Latest in Wellness Travel: The Menopause Retreat
With a growing number of women approaching the age of hormonal changes — by 2025, approximately 1.1 billion women worldwide will have experienced menopause — the travel industry is catering to a new niche: Women who want help dealing with everything from hot flashes to mood swings, with perhaps some classic spa treatments thrown in.
Menopause-centered offerings vary widely, from mindfulness techniques to herbal remedies to nutritional guidance and exercise. Sometimes, the most important activity is just the chance to bond with other women facing the same issues, experts say. “There’s a great healing and discovery when a group of people are going through a similar circumstance,” said Melissa Biggs Bradley, the founder and chief executive of Indagare, a membership-based travel company that recently announced its first midlife and menopause retreat.
At the Six Senses Hotel & Spa in Portugal’s Douro Valley, I recently took part in a three-day bespoke menopause retreat to deal with my night sweats, migraines, joint pain and mood swings, and to get a greater understanding of the hormonal roller coaster I’ve been on (rooms starting at 850 euros or about $924). After a health screening, I was given a tailored agenda to nurture and balance my aging, changing body. First up was a personalized strength training session — squats, lunges, planks and resistance band exercises — to remedy my joint pain and build bone.
For my excessively dry skin, I was given a collagen-boosting facial — collagen production decreases with the loss of estrogen that accompanies menopause — replete with serums and a mask for hydration. To reduce inflammation, I trembled during a daily cold plunge, followed by 15 minutes in an infrared sauna. The finale consisted of a 30-minute bio-hacking treatment, during which I wore thigh-high compression boots — think pulsating, vibrating currents moving up and down your legs — to enhance lymphatic drainage and relax sore muscles; listened to a guided meditation through headphones while wearing an eye-mask; and experienced infrared light stimulation on my face, which is said to heal the cell renewal process and again, stimulate collagen.
At the end, my entire body felt relaxed, but what it all added up to is hard to say. Dr. Lauren Streicher, a clinical professor of obstetrics and gynecology at Northwestern University and host of the Menopause Podcast, is skeptical when it comes to claims that spa treatments will reduce the symptoms of menopause. Dr. Streicher warns women to beware of medical claims made by spas. “It’s OK if you want to talk to other menopausal women, share information and get support,” she said. “The problem is when information is presented as if it’s scientific. It can be manipulative to say a smoothie will make your vagina less dry.”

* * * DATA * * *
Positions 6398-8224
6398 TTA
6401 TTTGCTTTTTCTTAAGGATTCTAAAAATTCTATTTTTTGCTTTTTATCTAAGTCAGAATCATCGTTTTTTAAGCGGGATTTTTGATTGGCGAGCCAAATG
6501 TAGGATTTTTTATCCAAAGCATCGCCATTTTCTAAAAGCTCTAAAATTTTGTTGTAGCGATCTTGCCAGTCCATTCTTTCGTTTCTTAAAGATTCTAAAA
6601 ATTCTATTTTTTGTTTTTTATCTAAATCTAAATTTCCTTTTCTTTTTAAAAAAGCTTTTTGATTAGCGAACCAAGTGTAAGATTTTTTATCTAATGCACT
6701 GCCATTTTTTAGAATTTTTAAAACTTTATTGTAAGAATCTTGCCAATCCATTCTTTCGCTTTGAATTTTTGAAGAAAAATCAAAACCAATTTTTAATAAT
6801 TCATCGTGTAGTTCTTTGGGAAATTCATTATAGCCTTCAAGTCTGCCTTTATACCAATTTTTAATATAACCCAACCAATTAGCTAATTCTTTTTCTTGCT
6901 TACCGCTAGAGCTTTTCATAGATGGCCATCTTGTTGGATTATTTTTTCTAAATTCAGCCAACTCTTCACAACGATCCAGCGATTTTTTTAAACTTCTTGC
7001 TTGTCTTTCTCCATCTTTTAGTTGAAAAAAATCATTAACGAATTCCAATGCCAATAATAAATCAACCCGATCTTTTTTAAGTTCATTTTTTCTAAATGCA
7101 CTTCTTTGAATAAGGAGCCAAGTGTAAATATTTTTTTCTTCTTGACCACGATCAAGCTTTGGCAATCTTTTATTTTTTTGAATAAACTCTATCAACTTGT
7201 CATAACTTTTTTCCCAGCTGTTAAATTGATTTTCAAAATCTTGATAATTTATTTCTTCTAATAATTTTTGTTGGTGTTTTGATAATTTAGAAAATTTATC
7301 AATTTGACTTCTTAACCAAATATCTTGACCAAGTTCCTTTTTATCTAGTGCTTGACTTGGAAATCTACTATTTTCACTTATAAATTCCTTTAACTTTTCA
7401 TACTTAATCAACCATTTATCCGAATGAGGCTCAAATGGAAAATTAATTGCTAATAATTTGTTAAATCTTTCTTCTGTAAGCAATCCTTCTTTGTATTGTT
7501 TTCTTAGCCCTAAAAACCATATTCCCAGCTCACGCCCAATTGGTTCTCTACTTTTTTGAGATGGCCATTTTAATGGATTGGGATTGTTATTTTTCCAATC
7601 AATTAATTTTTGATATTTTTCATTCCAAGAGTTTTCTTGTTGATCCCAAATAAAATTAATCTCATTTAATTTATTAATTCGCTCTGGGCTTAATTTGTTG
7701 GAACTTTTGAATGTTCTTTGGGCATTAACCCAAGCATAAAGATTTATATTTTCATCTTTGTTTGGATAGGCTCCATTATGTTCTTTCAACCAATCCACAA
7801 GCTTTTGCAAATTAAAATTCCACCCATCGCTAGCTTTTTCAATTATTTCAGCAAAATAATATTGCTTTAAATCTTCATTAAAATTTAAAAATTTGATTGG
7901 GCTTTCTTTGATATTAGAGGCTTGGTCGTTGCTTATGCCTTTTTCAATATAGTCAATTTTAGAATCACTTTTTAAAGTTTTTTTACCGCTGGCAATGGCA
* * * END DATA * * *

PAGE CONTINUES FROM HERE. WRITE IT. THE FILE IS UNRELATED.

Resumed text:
If you’re seeking medical advice about your symptoms — which some destinations offer — Dr. Streicher advises knowing what specifically you are seeking to address, and recommends consulting with a licensed physician if you are considering long-term solutions, such as hormone replacement therapy.
Ms. Biggs Bradley said she decided to offer a menopause retreat because “so many conversations on our trips have steered to the physical changes of the 40s and 50s and how to navigate them. Women were starved for information.”
When it comes to menopause travel, Dr. Heather Hirsch, founder of the Menopause & Midlife Clinic at Boston’s Brigham and Women’s Hospital, and author of “Unlock Your Menopause Type,” sees the greatest benefits in terms of self-care, community and education. “The fact that you’re carving out this time and resources for yourself, which women in midlife don’t do very often, is an important thing,” said Dr. Hirsch.
There are all sort of products claiming to reduce symptoms, and a retreat can be a good way to get ideas and test products before committing to a purchase. These getaways are unlikely to alleviate your consistent, long-lasting symptoms, but Dr. Hirsch said, “even if the infrared mask makes your skin feel great for a few weeks, it is the combination of self-care, community and education that will stay for much longer.”
Here are a few getaways with specific perimenopause and menopause programs. What they all have in common is a focus on facing the inevitable hormonal changes that come with the aging female body.
The Kripalu Center for Yoga & Health, in Stockbridge, Mass., will be hosting its first menopause-focused retreat from Sept. 15 to 17, called “Unearthing the Wisdom of Menopause Rituals for Self-Care and Discovery.” The weekend — guided by two members of Kripalu’s lead faculty — will focus less on symptoms and more on adjusting to overall bodily change. There will be a combination of discussion, sharing circles, yoga, breath practices, tools from Ayurveda (the holistic approach of India’s ancient medical system), and a fire ritual to celebrate the “journey of transformation.” The retreat includes meals and access to the center’s grounds ($299 plus accommodations; rooms starting at $145).
In the Jaavu Spa at the Amilla Maldives Resort, the four-day Pause menopause retreat is offered three times in September. Led by Claire O’Sullivan, a women’s health and nutrition coach, this retreat is structured around four themes — balance, move, relax and evolve. In addition to one-on-one coaching, the retreat includes treatments such as reflexology and light therapy. There are yoga and meditation sessions, and seminars on intuitive movement, stress reduction and hormone balancing ($5,915, including room, meals and treatments).